- Performance-based sizing will recommend a VM SKU that has 2 cores and 4 GB of memory because the utilization percentage is considered.
Similarly, disk sizing depends on sizing criteria and storage type:
- If the sizing criteria are “performance-based” and the storage type is automatic, Azure Migrate takes the IOPS and throughput values of the disk into account when it identifies the target disk type (Standard, Premium or Ultra disk).
- If the sizing criteria are “as on-premises” and the storage type is Premium, Azure Migrate recommends a Premium disk SKU based on the size of the on-premises disk. The same logic is applied to disk sizing when the sizing is as-on-premises and the storage type is Standard, Premium or Ultra disk.
Do performance history and utilization affect sizing in an Azure VM assessment?
Yes, performance history and utilization affect sizing in an Azure VM assessment.
For performance-based sizing only, Azure Migrate collects the performance history of on-premises machines, and then uses it to recommend the VM size and disk type in Azure:
- The appliance continuously profiles the on-premises environment to gather real-time utilization data every 20 seconds.
- The appliance rolls up the collected 20-second samples and uses them to create a single data point every 15 minutes.
- To create the data point, the appliance selects the peak value from all 20-second samples.
- The appliance sends the data point to Azure.
When you create an assessment in Azure, depending on performance duration and the performance history percentile value that is set, Azure Migrate calculates the effective utilization value and then uses it for sizing.
For example, if you set the performance duration to one day and the percentile value to the 95th percentile, Azure Migrate sorts the 15-minute sample points sent by the collector for the past day in ascending order. It picks the 95th percentile value as the effective utilization.
Using the 95th percentile value ensures that outliers are ignored. Outliers might be included if your Azure Migrate uses the 99th percentile. To pick the peak usage for the period without missing any outliers, set Azure Migrate to use the 99th percentile.
How are import-based assessments different from assessments with discovery sources as appliances?
Import-based Azure VM assessments are assessments created with machines that are imported into Azure Migrate using a CSV file. Only four fields are mandatory to import: Server name, cores, memory, and operating system. Here are some things to note:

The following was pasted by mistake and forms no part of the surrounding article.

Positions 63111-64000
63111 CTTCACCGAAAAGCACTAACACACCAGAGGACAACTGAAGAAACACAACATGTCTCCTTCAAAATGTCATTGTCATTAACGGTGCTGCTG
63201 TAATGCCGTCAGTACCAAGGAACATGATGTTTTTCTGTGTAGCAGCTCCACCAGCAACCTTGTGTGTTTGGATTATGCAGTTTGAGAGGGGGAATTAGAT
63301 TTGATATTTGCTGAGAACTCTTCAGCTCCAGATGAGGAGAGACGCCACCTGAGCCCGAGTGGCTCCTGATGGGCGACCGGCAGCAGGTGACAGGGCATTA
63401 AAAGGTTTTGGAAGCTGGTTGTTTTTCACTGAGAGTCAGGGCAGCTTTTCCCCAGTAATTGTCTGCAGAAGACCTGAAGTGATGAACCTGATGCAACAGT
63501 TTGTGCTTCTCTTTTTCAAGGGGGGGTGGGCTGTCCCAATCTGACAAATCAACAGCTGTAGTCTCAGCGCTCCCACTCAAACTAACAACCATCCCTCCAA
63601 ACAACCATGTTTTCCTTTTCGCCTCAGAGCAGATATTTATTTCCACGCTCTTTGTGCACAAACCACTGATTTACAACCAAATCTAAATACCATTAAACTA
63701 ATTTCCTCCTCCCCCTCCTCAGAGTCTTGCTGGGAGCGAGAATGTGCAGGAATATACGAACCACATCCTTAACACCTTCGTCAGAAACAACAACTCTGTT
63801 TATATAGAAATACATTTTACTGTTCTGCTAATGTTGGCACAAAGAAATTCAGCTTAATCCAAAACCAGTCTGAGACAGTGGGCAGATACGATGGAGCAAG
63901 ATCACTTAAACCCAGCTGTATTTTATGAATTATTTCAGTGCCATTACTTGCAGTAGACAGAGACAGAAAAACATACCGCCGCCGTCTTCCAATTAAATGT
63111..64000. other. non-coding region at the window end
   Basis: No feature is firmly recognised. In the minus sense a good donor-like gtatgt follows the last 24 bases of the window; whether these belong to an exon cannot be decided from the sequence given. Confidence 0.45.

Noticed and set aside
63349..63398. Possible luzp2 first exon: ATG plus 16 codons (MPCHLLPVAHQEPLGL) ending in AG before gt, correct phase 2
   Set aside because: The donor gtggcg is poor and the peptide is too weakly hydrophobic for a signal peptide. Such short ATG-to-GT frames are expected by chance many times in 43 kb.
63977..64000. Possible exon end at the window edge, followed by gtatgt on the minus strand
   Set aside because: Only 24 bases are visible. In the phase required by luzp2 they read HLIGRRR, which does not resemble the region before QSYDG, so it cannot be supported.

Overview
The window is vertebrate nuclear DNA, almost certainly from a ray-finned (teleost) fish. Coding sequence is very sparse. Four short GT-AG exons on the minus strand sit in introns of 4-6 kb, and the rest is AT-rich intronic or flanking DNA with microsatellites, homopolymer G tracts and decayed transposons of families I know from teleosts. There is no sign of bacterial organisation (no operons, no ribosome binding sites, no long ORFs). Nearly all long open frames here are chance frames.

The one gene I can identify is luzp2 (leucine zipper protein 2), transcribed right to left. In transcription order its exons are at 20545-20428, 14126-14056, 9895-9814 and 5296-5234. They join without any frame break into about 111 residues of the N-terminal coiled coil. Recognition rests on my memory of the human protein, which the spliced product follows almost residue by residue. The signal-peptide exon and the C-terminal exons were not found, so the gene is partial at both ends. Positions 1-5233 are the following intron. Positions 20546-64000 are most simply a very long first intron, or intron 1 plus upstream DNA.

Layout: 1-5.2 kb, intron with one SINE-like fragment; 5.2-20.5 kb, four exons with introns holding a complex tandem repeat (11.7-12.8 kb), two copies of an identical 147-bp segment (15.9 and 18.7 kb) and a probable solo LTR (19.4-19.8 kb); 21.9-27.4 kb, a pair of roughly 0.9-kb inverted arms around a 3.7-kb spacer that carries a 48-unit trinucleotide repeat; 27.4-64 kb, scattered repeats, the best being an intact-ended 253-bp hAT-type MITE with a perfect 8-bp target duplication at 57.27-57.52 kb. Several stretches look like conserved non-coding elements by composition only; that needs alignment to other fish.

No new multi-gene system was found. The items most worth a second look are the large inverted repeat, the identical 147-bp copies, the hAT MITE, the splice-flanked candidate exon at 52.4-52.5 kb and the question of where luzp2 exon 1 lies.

- The readiness criteria are less stringent in import-based assessments on the boot type parameter. If the boot type isn’t provided, it’s assumed the machine has a BIOS boot type, and the machine isn’t marked as Conditionally Ready. In assessments with the discovery source as an appliance, the readiness is marked as Conditionally Ready if the boot type is missing. This difference in readiness calculation is because users may not have all information on the machines in the early stages of migration planning when import-based assessments are done.
- Performance-based import assessments use the utilization value provided by the user for right-sizing calculations. Since the utilization value is provided by the user, the Performance history and Percentile utilization options are disabled in the assessment properties. In assessments with the discovery source as an appliance, the chosen percentile value is picked from the performance data collected by the appliance.
Why is the suggested migration tool in import-based AVS assessment marked as unknown?
For machines imported via a CSV file, the default migration tool in an AVS assessment is unknown. Though, for VMware machines, it’s recommended to use the VMware Hybrid Cloud Extension (HCX) solution.
What is dependency visualization?
Dependency visualization can help you assess groups of servers to migrate with greater confidence. Dependency visualization cross-checks machine dependencies before you run an assessment. It helps ensure that nothing is left behind, and it helps avoid unexpected outages when you migrate to Azure. Azure Migrate uses the Service Map solution in Azure Monitor to enable dependency visualization.